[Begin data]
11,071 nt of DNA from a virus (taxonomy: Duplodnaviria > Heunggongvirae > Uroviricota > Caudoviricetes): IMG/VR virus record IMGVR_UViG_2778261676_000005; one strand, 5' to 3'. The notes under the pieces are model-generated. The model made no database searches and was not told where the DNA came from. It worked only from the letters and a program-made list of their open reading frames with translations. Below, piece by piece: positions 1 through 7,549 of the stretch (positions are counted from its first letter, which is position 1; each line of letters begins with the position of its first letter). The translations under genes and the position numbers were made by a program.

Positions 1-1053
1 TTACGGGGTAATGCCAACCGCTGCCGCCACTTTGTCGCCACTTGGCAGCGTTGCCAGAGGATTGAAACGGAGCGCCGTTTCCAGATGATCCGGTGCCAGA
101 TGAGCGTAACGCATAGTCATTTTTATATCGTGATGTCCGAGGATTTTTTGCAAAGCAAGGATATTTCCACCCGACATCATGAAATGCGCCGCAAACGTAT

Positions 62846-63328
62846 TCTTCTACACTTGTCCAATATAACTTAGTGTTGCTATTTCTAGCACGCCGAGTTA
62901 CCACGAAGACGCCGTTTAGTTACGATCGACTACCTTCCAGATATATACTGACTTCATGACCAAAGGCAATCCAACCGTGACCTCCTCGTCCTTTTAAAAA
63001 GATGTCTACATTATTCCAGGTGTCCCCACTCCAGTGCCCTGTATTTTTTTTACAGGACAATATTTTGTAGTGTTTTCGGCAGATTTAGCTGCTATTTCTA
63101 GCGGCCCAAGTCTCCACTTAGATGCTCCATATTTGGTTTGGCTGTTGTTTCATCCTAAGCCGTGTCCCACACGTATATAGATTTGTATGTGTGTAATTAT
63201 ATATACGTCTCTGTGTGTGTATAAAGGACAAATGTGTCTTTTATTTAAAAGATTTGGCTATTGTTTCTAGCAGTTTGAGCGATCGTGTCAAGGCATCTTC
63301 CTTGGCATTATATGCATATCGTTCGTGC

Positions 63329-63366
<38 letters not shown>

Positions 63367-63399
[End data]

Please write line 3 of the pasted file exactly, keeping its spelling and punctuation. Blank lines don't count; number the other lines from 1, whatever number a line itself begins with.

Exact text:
1 TTACGGGGTAATGCCAACCGCTGCCGCCACTTTGTCGCCACTTGGCAGCGTTGCCAGAGGATTGAAACGGAGCGCCGTTTCCAGATGATCCGGTGCCAGA